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How to Hold Online Students Accountable

by Eddy van Hunnik, PhD, Carolina Distance Learning™ Specialist on August 24, 2015
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Are Your Students Prepared for Distance Learning?

A 2014 report from the National Center for Education Statistics shows that 12 percent of students were enrolled exclusively in distance education courses in 2012 and that 25.8 percent of all postsecondary students took at least one course online. 

 

Student experience

With the rising popularity of online education come concerns about how to keep students honest and hold them accountable for their work. One important aspect of this is to make your students feel the online class they’re taking is a real class. You can accomplish this in several ways.

  • Laboratory courses are the core of science programs. Doing simulations prevents students from feeling they are doing actual experiments. It is essential that students conduct experiments common to a traditional classroom.
  • A clear timeline for completion will help your students stay on track. Some experiments are time sensitive or the materials shipped to the students are perishable. Indications on when which step needs to be done will allow online students to get the most of their experience.
  • Students need concise instruction in order to do quality work. This may require that you take extra steps. In a traditional laboratory course, you can immediately clarify or adjust a step when students are having issues with an experiment.
  • Students need to be able to get help if and when they get stuck. Help is crucial for both success and safety. Consider using a message board where students can ask questions and trade tips and advice.

 

Accountability

You will also need a way to confirm that the students themselves are performing the lab investigations. There are several ways to accomplish this depending on the complexity of the investigation and available Internet bandwidth.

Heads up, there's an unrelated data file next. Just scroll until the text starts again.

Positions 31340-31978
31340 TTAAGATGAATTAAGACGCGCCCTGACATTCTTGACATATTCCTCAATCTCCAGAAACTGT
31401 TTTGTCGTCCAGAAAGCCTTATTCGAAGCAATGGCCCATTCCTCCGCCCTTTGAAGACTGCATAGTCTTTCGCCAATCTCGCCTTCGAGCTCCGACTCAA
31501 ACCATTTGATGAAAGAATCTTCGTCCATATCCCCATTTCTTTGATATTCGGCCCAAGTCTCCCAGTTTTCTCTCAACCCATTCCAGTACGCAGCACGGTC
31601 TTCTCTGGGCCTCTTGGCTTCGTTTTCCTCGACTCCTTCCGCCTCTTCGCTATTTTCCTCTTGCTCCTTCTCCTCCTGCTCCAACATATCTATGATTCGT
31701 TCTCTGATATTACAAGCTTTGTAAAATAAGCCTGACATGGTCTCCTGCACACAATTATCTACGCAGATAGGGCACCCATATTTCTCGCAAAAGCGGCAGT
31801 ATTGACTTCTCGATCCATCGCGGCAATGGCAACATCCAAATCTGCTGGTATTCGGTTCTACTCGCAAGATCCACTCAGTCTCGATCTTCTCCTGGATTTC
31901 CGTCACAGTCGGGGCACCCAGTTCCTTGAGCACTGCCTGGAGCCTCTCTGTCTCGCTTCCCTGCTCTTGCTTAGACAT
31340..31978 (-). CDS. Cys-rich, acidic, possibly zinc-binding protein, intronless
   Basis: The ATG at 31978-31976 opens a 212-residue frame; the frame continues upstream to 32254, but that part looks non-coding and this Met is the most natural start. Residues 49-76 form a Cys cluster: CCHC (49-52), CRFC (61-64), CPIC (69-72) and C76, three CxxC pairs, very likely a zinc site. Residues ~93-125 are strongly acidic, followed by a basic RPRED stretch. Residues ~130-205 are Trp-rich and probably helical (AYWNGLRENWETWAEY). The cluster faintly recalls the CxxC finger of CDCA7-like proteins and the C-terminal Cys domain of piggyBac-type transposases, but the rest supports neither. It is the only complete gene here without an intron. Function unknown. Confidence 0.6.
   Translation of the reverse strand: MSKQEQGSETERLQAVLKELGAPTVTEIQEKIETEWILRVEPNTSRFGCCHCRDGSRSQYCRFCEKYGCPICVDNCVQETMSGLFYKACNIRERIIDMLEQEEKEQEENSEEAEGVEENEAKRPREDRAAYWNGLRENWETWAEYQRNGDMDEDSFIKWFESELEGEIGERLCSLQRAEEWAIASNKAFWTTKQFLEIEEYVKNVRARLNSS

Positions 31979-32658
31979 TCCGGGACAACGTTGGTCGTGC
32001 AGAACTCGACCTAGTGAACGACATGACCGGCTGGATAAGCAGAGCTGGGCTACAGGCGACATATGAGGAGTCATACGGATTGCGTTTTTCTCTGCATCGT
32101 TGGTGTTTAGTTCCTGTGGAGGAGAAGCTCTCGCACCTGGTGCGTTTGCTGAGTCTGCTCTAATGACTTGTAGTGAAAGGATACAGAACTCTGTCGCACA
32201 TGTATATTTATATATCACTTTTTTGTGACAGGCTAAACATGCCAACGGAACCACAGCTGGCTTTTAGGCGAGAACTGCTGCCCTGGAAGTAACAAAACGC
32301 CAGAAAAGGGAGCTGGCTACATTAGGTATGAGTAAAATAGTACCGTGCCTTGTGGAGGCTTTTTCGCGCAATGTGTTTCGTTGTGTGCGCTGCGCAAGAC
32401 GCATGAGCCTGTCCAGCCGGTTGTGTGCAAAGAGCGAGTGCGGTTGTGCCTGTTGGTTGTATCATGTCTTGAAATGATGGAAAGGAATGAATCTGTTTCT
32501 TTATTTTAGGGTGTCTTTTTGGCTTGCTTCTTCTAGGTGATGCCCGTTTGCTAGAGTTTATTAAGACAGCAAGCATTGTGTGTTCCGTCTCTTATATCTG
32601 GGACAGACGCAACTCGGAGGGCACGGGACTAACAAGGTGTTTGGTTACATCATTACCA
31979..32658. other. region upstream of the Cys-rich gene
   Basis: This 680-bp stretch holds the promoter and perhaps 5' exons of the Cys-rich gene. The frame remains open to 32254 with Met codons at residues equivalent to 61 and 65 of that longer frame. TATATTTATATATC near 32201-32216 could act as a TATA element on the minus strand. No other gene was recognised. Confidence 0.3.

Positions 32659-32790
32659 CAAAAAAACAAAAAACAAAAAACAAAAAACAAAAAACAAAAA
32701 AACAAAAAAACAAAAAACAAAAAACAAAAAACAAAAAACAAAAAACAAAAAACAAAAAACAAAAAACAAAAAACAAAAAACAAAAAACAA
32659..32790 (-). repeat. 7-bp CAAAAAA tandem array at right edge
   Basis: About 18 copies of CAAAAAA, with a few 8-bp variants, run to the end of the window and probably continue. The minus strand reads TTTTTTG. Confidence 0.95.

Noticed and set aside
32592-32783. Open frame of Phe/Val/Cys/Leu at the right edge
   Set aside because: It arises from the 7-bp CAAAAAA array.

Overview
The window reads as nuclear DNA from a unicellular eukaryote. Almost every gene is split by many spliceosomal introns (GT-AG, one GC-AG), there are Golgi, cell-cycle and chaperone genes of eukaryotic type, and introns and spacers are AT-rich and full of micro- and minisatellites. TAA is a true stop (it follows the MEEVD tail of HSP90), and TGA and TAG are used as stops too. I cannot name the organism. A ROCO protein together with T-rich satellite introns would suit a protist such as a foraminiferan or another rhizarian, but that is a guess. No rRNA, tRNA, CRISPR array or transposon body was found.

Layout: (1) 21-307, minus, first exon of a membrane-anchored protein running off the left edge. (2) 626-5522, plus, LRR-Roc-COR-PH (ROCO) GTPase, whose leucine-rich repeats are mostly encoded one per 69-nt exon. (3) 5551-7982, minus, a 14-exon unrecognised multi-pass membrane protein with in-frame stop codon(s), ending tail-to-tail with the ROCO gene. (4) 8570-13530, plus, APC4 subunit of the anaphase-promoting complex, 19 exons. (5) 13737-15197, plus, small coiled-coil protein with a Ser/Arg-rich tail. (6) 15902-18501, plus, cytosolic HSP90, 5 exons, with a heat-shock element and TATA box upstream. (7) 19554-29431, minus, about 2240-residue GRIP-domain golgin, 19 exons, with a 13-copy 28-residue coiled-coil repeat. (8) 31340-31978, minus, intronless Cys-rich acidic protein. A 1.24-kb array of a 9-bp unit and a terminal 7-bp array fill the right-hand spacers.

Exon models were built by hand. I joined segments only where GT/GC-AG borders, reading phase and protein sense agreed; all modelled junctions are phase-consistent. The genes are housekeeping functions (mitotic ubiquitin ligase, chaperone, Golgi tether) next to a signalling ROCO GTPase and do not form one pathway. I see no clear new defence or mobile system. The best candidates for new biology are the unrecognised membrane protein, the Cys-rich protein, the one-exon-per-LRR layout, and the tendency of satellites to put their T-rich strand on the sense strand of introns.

• One way is to require that your students take pictures of the stages of an experiment and add handwritten notes indicating time and date. They can then post the pictures to a learning management system (LMS) and/or email them to you.
  • Another option is to have students film themselves performing an experiment. This can help you observe any off-camera coaching.
  • Make sure there are questions about the different steps of the lab and the possible results. Having a variety of questions specific to each student’s result will reduce the amount of interaction between students.
  • You can observe students performing crucial parts of an experiment through a web-based video chat program.

A good combination of student engagement and accountability will increase the success rate of your online laboratory classes and ensure academic rigor.

 

Works Cited

Ginder, Scott and Stearns, Christina. (2014). Enrollment in Distance Education Courses, by State: Fall 2012. National Center for Education Statistics. Retrieved from http://nces.ed.gov/pubs2014/2014023.pdf

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